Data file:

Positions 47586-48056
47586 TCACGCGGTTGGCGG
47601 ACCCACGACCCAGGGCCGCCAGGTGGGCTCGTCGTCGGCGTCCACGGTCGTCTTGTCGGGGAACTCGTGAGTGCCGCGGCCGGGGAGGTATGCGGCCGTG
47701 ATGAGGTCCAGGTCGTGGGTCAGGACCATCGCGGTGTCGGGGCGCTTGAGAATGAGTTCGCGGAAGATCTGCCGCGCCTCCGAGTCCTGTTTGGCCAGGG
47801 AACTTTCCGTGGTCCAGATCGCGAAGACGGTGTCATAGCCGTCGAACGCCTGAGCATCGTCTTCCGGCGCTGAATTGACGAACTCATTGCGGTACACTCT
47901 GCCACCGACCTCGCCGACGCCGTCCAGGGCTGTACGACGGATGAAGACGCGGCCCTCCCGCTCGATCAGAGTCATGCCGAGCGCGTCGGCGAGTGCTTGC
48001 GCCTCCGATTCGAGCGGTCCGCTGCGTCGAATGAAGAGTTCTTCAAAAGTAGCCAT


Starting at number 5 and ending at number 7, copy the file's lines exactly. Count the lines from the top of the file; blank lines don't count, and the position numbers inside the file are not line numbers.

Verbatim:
47801 AACTTTCCGTGGTCCAGATCGCGAAGACGGTGTCATAGCCGTCGAACGCCTGAGCATCGTCTTCCGGCGCTGAATTGACGAACTCATTGCGGTACACTCT
47901 GCCACCGACCTCGCCGACGCCGTCCAGGGCTGTACGACGGATGAAGACGCGGCCCTCCCGCTCGATCAGAGTCATGCCGAGCGCGTCGGCGAGTGCTTGC
48001 GCCTCCGATTCGAGCGGTCCGCTGCGTCGAATGAAGAGTTCTTCAAAAGTAGCCAT